It is said that, just before the Sino-Soviet split, Nikita Khrushchev had a tense meeting with Zhou Enlai at which he told the latter that he now understood the problem. “I am the son of coal miners,” he said. “You are the descendant of feudal mandarins. We have nothing in common.” “Perhaps we do,” murmured his Chinese antagonist. “What?” blustered Khrushchev. “We are,” responded Zhou, “both traitors to our class.”
|Jessica Mitford in 1979|
For a true appreciation of the character and style of Jessica Mitford, it is necessary to picture Lady Bracknell not only abandoning the practice of arranging marriages for money but also aligning herself with the proletariat, while still managing to remain a character in a Wilde play. The carrying cut-glass voice; the raised eyebrow of disdain that could (like that of P. G. Wodehouse’s forbidding Roderick Spode) “open an oyster at sixty paces”; the stoicism born of stern ancestral discipline yet, withal, a lethal sense of the “ridic,” as Ms. Mitford was fond of putting it. Here she is, writing to her sister the Duchess of Devonshire in 1965, about a suitable present for her niece:
People are always asking me to join committees against the wicked toys they’ve got here (like model H-bombs, etc) but I can’t bear to join because I know I should have rather longed for a model H-bomb if they had been about when we were little. Anyway, the wickedest toy of all, and the one that has been written up and condemned bitterly all over the U.S., is a real guillotine (real model of, anyway) and a toy person with toy head that comes off when the knife drops, and a colouring set with red for blood etc. So be expecting it, but don’t tell Sophy for fear that the campaign has been successful and they’ve stopped selling them …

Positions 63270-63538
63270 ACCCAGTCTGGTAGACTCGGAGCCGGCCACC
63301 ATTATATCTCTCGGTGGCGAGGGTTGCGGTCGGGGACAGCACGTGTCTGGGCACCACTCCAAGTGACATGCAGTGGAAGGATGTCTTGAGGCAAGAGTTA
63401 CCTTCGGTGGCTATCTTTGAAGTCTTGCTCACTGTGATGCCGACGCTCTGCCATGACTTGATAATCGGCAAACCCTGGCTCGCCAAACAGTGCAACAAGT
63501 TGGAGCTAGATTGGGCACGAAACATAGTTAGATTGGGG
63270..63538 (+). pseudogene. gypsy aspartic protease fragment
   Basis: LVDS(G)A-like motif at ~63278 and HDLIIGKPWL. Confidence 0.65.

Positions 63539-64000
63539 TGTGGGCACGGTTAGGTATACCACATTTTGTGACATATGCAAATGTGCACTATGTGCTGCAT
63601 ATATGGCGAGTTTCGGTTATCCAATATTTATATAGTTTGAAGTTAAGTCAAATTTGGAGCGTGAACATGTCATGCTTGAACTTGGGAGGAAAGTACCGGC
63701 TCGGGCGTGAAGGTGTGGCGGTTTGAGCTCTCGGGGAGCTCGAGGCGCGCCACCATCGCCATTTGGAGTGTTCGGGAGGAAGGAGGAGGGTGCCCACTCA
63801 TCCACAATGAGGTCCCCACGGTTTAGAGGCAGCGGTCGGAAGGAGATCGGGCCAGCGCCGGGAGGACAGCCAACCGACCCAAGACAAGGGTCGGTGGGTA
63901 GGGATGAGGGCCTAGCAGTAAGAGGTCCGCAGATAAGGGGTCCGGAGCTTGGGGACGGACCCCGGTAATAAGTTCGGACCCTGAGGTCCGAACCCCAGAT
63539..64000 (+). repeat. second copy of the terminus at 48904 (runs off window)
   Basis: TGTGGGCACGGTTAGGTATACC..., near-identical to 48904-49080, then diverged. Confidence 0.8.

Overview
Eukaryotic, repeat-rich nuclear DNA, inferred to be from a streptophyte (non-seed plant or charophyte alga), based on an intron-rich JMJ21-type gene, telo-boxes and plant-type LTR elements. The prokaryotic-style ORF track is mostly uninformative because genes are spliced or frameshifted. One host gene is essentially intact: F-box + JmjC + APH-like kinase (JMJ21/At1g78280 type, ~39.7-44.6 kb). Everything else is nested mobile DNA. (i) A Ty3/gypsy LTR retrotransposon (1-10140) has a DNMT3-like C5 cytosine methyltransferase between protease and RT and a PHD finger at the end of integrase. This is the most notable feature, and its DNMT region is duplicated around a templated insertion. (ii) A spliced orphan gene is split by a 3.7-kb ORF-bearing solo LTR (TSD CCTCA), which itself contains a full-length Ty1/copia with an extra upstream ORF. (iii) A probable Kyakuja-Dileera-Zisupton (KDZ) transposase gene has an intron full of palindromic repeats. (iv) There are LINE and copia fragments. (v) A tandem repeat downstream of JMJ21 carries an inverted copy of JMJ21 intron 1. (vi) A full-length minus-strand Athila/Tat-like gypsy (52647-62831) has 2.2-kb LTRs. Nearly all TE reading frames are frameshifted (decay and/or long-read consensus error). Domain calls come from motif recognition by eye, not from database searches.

Little Sophy was then about eight, but neither this consideration nor the solidity of the duchess’s social position would have inhibited “Decca”—all the sisters stuck for life to their English-country-house girlhood nicknames—from proposing the perfect anti-aristo gift for all seasons.
Her many devotees will, I hope, excuse a précis here: Jessica Mitford was one of a clutch of children born to the uncontrollably eccentric Lord and Lady Redesdale and raised in an isolated mansion where neither formal education nor contact with outsiders was permitted. Only one of the sisters, Deborah, fulfilled parental expectation by marrying a duke. Of the remainder, Unity and Diana betrayed their country, if not their class, by falling in love with Adolf Hitler in the first instance and Sir Oswald Mosley—founder of the British Blackshirt movement (and the nonfiction model for Roderick Spode)—in the second. Another sister, Nancy, be-came a celebrated novelist and brittle social observer.